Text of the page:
[R-sig-ME] interpreting interactions

Ben Bolker bbolker at gmail.com
Tue Apr 8 02:50:55 CEST 2014

Joshua Hartshorne <jkhartshorne at ...> writes:

> A colleague recently made the argument that interaction terms in logistic
> regression are uninterpretable, citing Ai & Norton (2003)
>  Interaction terms
> in logit and probit models. On reading the paper, it seems to make the
> weaker claim that interaction terms of continuous predictors may be
> calculated incorrectly in 2003-era STATA, and that one should take care to
> calculate them correctly.
> But this did make me wonder whether there are any issues in interpreting
> interpreting interaction terms for 'binomial' models in lmer. Can anyone
> comment?
> Josh

  This topic was new to me.  As far as I can tell from my reading of
the paper, it's extremely important to make the distinction between
interaction _terms_ and interaction _effects_.  Again as far as I can
tell, the interaction _terms_ correspond exactly to the estimated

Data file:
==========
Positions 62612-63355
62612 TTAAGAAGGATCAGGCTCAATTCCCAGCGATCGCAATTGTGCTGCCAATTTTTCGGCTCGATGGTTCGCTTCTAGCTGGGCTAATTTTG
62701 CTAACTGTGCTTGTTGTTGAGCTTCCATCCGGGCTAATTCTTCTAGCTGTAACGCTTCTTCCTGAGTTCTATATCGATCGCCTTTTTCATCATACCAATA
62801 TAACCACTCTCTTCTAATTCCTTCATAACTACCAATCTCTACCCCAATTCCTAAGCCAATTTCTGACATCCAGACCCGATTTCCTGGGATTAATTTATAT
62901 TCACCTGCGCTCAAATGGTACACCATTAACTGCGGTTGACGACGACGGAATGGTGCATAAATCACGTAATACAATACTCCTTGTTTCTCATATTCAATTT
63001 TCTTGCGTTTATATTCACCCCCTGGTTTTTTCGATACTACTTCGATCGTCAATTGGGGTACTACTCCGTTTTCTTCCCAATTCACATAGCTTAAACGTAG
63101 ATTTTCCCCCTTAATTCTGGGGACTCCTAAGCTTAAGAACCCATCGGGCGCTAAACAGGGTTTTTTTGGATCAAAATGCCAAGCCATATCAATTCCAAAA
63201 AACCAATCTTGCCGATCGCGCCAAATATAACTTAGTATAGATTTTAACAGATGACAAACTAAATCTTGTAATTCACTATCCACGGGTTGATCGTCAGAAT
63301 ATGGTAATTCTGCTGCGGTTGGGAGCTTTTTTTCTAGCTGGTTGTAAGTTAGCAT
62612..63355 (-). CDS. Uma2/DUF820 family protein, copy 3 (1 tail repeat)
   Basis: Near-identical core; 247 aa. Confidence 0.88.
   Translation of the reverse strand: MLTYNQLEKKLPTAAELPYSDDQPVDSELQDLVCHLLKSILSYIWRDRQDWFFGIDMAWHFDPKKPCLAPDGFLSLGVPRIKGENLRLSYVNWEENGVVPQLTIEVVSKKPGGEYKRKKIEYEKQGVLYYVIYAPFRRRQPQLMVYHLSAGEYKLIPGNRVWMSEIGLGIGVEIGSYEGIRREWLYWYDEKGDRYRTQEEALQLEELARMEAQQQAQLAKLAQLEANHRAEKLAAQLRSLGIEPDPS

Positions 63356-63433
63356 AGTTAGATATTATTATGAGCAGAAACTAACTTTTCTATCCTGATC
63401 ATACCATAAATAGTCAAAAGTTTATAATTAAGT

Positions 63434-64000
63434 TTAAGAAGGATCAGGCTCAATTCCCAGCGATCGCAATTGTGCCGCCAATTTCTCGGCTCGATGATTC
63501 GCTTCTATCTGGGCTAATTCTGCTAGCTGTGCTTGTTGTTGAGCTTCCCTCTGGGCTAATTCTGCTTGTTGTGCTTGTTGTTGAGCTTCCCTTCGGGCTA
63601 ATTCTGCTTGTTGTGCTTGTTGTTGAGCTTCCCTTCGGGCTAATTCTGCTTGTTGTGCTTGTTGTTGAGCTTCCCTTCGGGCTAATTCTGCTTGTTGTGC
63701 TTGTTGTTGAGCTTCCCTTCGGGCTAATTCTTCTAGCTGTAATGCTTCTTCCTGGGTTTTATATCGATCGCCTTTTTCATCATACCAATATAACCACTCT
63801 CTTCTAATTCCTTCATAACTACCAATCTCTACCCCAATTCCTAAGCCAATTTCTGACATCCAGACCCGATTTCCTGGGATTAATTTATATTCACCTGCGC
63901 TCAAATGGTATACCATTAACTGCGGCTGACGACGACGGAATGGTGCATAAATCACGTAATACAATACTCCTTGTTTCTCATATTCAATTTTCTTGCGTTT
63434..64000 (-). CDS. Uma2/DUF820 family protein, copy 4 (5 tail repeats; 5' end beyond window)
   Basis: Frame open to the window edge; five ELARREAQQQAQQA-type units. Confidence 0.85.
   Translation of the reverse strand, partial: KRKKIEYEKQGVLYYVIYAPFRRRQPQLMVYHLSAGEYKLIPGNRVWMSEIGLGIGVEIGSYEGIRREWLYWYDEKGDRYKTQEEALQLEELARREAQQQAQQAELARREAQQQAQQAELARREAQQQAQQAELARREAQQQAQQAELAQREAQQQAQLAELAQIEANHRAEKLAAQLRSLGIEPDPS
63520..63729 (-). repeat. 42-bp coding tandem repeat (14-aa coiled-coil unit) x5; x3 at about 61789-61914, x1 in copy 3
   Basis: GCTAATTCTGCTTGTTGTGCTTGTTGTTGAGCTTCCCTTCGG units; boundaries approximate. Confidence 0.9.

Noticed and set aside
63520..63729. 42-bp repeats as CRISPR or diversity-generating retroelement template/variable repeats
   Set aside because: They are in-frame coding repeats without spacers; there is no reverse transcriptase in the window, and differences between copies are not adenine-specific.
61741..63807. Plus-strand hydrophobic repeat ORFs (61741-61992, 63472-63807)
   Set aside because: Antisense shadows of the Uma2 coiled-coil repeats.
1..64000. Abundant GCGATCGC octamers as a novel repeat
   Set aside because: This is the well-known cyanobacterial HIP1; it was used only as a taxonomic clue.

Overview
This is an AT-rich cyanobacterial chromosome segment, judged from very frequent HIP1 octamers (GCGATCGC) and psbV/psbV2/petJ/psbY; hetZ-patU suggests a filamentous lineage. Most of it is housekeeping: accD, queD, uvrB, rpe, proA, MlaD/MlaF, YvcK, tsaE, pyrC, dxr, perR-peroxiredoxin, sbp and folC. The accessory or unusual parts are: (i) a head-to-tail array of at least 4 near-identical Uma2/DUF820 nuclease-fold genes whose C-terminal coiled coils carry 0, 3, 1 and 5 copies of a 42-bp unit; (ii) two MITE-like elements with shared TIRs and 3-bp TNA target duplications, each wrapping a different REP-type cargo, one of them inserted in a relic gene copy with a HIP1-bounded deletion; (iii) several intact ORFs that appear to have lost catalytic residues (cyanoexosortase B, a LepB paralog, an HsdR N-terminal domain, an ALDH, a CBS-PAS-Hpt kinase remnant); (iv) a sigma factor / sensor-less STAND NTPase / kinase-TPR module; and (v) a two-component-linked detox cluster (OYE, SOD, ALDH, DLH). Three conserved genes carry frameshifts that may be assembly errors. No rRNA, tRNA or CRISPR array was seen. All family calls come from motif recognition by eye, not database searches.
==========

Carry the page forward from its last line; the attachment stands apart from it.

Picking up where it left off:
coefficients, and are relevant on the scale of the linear predictor
(where everything is indeed linear).  The interaction _effects_,
in contrast, seem to be defined on the response scale. Because there
is a nonlinear transformation between these scales, there is
not necessarily an intuitive correspondence between expected 
differences-in-difference (cross derivatives) on the linear predictor
scale (terms) and the response scale (effects).

  Not being an applied econometrician, I don't really understand why
one would want to do a statistical test of an interaction _effect_
rather than an interaction _term_.  To me it makes most sense to
do statistical tests on the scale of the linear predictor where
everything is linear and (relatively) simple ...

  As far as how this applies to GLMMs; I don't know, but
there is an additional level of variation and/or averaging that may raise
issues depending on whether you're trying to understand 
population-level, conditional, or marginal effects ...

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